Kawasaki VN750 Forum banner

1 - 20 of 39 Posts

·
Registered
Joined
·
25 Posts
Discussion Starter #1 (Edited)
Howto: ACCT to MCCT using Set Screw

How to Create an MCCT using a Set Screw

There are two good DIY ways to convert the ACCT to MCCT. Both methods cost less than a cocktail.

Way #1. Buy a new hex cap screw, nuts, and washers. Throw away the old rod, bushing, spring, and internal washer. Use the new bolt instead of the old rod, replacing a moving assembly with a fixed bolt adjusted to tension. Cost: about $6/ea. Info here.

Way #2. Install a set screw in the housing to hold the rod in place. The pressure of the set screw is applied directly on the rod and held by friction. Throw away the old spring. Cost: about $1/ea, or $10 total if you need to buy a tap too.

Both methods cheat the original design. They rely on the strength of the housing, which may be a fatal flaw. Way #1 seems safer in that regard; Way #2 is probably catastrophic to your engine if anything comes loose while you're riding (i.e., the cam chain will lose all tension and potentially tear up the cam).

I chose way #2, here's why...

Pros:
* Fewer parts to swap out & match, lower cost
* Looks better. Uses original cap screw. The only visible difference is a cool looking set screw in the CCT housing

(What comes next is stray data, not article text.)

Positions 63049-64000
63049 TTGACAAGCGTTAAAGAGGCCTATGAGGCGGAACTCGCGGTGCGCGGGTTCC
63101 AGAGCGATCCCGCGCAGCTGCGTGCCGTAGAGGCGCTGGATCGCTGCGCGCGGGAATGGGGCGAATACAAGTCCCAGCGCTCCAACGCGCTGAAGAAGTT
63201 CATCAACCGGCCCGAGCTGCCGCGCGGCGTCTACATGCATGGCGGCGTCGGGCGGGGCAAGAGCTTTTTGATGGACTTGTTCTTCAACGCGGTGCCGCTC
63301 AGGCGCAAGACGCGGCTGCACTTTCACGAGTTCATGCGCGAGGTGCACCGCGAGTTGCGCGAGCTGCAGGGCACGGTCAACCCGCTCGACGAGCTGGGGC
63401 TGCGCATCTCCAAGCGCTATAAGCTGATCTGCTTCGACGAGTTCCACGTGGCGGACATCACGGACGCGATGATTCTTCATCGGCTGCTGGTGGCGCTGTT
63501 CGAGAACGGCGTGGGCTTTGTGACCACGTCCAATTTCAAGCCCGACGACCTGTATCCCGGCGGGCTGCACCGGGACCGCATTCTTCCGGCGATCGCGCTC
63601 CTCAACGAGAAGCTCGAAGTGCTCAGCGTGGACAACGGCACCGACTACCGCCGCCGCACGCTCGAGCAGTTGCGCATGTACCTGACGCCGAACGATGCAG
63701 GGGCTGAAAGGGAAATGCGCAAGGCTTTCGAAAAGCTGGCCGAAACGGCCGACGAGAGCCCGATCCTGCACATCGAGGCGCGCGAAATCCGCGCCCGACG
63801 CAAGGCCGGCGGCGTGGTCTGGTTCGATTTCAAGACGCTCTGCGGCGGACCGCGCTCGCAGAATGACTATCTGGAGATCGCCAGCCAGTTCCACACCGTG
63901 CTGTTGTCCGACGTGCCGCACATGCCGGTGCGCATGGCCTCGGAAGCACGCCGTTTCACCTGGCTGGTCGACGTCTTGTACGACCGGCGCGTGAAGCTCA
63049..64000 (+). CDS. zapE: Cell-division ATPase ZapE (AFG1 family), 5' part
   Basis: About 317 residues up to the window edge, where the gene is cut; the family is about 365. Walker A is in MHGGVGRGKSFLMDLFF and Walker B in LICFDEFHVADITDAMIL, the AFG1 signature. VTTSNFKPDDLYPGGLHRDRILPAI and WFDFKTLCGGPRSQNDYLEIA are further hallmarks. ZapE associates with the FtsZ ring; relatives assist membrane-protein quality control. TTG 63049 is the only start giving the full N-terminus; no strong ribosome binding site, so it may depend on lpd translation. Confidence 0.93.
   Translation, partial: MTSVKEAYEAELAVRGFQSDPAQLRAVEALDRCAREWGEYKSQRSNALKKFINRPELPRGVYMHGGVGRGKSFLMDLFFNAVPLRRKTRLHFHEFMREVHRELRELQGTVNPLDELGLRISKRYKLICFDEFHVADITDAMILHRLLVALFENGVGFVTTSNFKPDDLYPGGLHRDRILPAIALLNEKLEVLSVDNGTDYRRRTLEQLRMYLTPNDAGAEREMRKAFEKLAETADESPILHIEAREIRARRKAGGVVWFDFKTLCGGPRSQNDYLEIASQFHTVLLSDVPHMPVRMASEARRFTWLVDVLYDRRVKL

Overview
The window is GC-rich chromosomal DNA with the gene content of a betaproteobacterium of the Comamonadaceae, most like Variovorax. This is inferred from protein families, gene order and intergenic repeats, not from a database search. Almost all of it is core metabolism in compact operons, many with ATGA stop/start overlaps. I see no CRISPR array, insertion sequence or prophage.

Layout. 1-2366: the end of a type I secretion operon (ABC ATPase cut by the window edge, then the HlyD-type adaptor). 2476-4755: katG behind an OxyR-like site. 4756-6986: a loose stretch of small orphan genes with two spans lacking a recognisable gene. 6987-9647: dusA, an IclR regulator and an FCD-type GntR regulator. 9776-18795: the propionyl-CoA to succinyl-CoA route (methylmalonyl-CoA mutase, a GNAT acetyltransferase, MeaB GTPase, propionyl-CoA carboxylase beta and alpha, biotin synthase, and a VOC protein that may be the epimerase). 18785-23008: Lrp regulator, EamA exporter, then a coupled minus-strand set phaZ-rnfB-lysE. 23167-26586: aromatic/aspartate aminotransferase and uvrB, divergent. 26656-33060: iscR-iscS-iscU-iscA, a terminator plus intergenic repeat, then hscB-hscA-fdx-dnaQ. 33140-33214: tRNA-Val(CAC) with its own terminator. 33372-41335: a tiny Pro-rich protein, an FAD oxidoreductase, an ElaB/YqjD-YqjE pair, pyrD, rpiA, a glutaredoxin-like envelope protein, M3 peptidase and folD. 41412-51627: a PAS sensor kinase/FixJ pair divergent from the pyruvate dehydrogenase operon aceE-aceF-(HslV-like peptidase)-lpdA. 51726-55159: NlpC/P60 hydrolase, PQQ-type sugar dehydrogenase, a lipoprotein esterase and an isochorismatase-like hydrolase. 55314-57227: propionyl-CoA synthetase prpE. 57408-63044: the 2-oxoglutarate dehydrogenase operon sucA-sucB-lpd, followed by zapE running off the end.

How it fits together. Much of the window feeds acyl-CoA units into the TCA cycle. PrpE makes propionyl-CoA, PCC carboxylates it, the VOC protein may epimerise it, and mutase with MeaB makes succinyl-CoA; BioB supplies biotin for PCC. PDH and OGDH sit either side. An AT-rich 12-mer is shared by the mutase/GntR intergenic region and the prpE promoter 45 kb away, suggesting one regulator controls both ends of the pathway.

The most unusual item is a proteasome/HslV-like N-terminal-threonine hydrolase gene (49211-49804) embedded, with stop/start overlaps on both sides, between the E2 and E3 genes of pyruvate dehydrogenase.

* No messing with washers or leaking oil, new washers/rings, etc.
* Seems easy to adjust from the road

Cons:
* Requires permanent modification (drilling and tapping housing)
* Housing strength is unknown. Set screw could strip out, leading to engine damage.

Ok, so here we go!

Photo album here.

Parts Required

#10-24 x 1/2" Cap Screws (2)


Optional, if you don't have the right tap already:
#10-24 tap + #25 drill bit combo


Step 1 - Remove ACCT assembly

As others have said, you will need to bend a metal tab connected to the oil line. I accomplished this with needle nose pliers.





Step 2 - Disassemble

Notice that the spring is set aside. You will need all the other parts.

At this point you may be wondering what the set screw will hold in place. The smooth part of that long internal rod will be in direct contact with the end of the set screw when we're done.



Step 3 - Drill and Tap

First, drill a hole in the housing. Something in the middle will work. After drilling, use the tap to thread the hole. I used a lock wrench for my tap.



Your set screw will now screw in and out with no resistance.



If I were to do mine again, I'd go a little more on top because I had trouble getting my socket on the acorn nut without removing the set screw on installation.

Step 4 - Install and Caliberate

You'll need a screwdriver that can fit that rod in the assembly.



a. Re-install the whole thing, keeping the set screw loose. Don't worry about that oil line tab.

b. Go get an allen wrench. Tighten the set screw down against the tension rod until hand tight, then get your allen wrench in place. You're going to need it to tighten down the tension rod after getting it in place.

c. Adjust the tension rod to about half way. Expect to hear clacking when you fire the bike up.

d. Fire up the bike.

e. Use the screwdriver to adjust until clacking goes away. Being that this is my first time, I had to tighten it down much farther than I imagined before the clacking stopped. Don't be afraid to tighten "through" the clacking, and you'll hear it go away. You have to hold this in place, and you'll feel it in your screwdriver hand even though you can no longer hear a "clack".